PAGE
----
President Bush, holding his final White House press conference on Monday, delivered a long list of mistakes he made during his two terms in office, ticking off everything from the failure to find weapons of mass destruction in Iraq to the his decisions after Hurricane Katrina struck New Orleans.
“Clearly putting a “Mission Accomplished” banner on an aircraft carrier was a mistake,” the president said, referring to his 2003 speech on the deck of the USS Abraham Lincoln as it returned home from its mission in Iraq. “It sent the wrong message; we were trying to say something differently but nevertheless it conveyed a different message.”
“Obviously some of my rhetoric has been a mistake,” Mr. Bush said, who in recent days of reflective interview before he leaves office Jan. 20 has criticized his own choice of words, such as the time he demanded Osama bin Laden “dead or alive” or taunted al Qaeda by saying, “Bring it on.”
On Katrina, Mr. Bush defended his decision to fly over a devastated New Orleans the day after the levees broke, as he returned from California.
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“I’ve thought long and hard about Katrina, you know, could I have done something differently, like, land Air Force One, either in New Orleans or Baton Rouge. The problem with that is that law enforcement would have been pulled away from the mission and then your questions would have been, ‘How could you possibly have flown Air Force One into Baton Rouge and police officers that were needed to expedite traffic out of New Orleans were taken off the task to look after you?’”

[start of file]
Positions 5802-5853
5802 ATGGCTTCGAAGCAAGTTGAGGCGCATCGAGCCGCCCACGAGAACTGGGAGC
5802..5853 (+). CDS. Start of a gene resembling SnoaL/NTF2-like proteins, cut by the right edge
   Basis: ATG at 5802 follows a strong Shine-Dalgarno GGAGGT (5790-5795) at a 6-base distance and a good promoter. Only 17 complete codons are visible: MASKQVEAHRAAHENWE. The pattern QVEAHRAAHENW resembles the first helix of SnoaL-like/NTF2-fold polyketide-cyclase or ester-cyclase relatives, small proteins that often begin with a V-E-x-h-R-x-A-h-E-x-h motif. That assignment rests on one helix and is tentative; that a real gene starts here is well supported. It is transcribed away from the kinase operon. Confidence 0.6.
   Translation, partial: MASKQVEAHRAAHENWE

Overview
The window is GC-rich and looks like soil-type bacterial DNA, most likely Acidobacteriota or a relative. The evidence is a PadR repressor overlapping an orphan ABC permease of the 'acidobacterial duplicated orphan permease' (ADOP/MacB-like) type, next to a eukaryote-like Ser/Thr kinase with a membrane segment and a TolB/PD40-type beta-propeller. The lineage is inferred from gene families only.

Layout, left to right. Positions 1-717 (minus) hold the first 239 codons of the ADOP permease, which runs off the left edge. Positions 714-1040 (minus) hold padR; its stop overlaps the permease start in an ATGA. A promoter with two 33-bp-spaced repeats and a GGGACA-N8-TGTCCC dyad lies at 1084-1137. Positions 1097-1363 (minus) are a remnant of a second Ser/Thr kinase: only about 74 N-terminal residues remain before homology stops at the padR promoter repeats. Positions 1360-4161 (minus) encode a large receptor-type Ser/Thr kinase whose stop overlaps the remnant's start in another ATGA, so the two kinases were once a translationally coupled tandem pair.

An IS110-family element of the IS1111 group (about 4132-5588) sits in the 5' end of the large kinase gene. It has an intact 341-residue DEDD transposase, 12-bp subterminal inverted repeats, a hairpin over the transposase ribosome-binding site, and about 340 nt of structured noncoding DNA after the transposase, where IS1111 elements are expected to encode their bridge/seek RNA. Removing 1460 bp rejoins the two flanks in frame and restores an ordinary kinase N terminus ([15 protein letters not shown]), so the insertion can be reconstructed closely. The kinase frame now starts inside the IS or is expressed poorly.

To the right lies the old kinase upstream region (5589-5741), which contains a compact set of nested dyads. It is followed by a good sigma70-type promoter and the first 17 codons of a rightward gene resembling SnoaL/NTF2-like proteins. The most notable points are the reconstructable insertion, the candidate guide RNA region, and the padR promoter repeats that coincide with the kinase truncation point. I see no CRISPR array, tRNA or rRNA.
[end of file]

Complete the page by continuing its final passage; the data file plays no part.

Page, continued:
Mr. Bush also regretted the first policy initiative he pushed after winning re-election in 2004, when he declared “I have capital and I’m going to spend it.”
“I believe that running the Social Security idea right after the ‘04 election was a mistake. I should have argued for immigration reform. … The crisis was not imminent as far as members of Congress were concerned.”
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But the president defended his decisions — and those of all past and future presidents. “One thing about the presidency is that you can only make decisions based on the information at hand. You don’t get to have information after you make the decision — that’s not the way it works. And you stand by your decisions and you explain why you made the decisions you made.”
Mr. Bush also said Abu Graib was “a huge disappointment” and that “not having weapons of mass destruction was a significant disappointment.”
“I don’t know if you want to call those mistakes or not, but things didn’t go as planned, let’s put it that way. Anyway, I think historians will look back and they’ll be able to have a better look at mistakes after some time has passed. … There is no such thing as short-term history. I don’t think you can possibly get the full breadth of an administration until time has passed.”
Mr. Bush also said Monday that North Korea and Iran, whom he once dubbed part of an “Axis of Evil,” remained dangerous and called on Pyongyang to honor promises made in nuclear disarmament talks.
“In order to advance our relations with Korea, the North Korean government must honor the commitments it made to allow for strong verification measures to be in place to ensure that they do not develop a highly enriched uranium program,” he said.